Overcoming these odds will take more than a miracle drug—it will take a miracle.
The infection wasn’t supposed to happen, but it did. The treatment was supposed to take care of it, but it didn’t. Then Dr. Josh Pearson discovers why—his patients, including the former President of the United States, have been dosed with a different strain of the original virus, one that is universally fatal. The only chance for survival is treatment with an experimental drug, but the manufacturer might already have discarded its supply.
As if treating the President of the United States isn’t stressful enough, the situation goes from bad to worse when Rachel Moore, a nurse Josh is falling in love with, falls ill. With the nation’s eyes on him, Josh must pull off a miracle to save a man who holds a good deal of power and the woman who holds his heart.
Josh Pearson found himself named as personal physician to former president David Madison after his predecessor died of an apparent heart attack. Madison and Pearson’s girlfriend, Rachel Moore, had been in South America as part of a goodwill trip but now both showed signs of respiratory illness. Initial tests suggested diphtheria but both supposedly had been immunized against it by Pearson’s predecessor shortly before the trip. If it wasn’t diphtheria, then what was it and could it be cured?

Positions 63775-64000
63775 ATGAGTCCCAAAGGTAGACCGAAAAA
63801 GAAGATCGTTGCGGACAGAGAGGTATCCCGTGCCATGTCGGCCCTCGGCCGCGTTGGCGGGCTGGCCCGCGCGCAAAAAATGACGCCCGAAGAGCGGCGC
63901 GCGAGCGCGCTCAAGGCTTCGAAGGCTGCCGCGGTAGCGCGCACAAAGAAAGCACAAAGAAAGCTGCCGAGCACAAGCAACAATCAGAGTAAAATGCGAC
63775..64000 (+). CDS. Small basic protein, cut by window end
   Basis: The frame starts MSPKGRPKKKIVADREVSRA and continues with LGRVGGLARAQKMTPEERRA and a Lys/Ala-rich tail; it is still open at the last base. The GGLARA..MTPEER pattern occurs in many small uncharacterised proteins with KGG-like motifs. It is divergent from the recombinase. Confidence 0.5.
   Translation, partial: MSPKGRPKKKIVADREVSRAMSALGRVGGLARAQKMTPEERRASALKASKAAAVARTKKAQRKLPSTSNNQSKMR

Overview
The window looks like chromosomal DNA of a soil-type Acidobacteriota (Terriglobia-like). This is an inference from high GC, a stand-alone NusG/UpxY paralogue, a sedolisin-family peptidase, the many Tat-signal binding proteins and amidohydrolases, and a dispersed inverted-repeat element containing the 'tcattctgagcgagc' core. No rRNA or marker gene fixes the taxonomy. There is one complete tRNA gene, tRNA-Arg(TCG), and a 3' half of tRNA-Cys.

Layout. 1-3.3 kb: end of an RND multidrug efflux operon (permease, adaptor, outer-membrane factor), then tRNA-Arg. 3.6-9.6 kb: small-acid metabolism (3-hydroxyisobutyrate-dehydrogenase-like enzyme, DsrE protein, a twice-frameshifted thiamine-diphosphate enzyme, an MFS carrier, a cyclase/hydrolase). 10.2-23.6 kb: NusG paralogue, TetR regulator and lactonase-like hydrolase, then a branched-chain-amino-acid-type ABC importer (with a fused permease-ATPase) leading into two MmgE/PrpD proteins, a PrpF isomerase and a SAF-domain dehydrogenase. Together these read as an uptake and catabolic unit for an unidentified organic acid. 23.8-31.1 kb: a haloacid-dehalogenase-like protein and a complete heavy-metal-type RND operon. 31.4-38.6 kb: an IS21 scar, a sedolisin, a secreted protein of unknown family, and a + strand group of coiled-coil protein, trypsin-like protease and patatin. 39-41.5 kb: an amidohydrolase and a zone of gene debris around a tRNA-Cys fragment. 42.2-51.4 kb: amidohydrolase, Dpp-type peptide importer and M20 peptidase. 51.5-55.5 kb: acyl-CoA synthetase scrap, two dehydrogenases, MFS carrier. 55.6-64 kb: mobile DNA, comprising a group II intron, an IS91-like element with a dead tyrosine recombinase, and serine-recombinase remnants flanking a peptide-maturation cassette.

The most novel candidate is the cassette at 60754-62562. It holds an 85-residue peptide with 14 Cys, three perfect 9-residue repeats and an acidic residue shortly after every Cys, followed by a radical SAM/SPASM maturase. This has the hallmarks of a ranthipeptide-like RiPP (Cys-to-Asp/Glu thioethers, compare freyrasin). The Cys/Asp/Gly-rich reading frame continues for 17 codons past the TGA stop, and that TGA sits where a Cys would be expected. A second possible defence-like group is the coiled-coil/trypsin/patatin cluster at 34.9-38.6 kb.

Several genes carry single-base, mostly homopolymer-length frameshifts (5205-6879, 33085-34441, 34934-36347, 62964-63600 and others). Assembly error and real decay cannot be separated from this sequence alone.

Although Richard Mabry has written several suspense novels, this is the first time I’ve actually read one by him. I didn’t know what to expect, but what I got was a fast paced plot with only moments of respite. Even after the medical emergency is resolved the high tempo continues. This is now a full blown criminal suspense. There’s blackmail and murder. No one appears to be safe, including the former president’s doctor. In the middle of it all, Pearson is trying to develop his relationship with his girlfriend.
Like Josh, I thought I had everything figured out. I thought I knew who was innocent and who was guilty. I was wrong, and I’m happy to admit that. It means the writing was good enough to throw me off. It also means I might not be that great a judge of character! Overall, it’s a book I enjoyed reading even though at times I wanted to jump to the end to see how it turned out.
Thank you to Litfuse Publicity Group and Abingdon Press for my complimentary copy of Miracle Drug, which I received in exchange for my honest review.
Have you read Miracle Drug? Do you plan to read it? Let me know your thoughts.
Publisher: Abingdon Press
Publication Date: 15 September 2015
Page Count: 320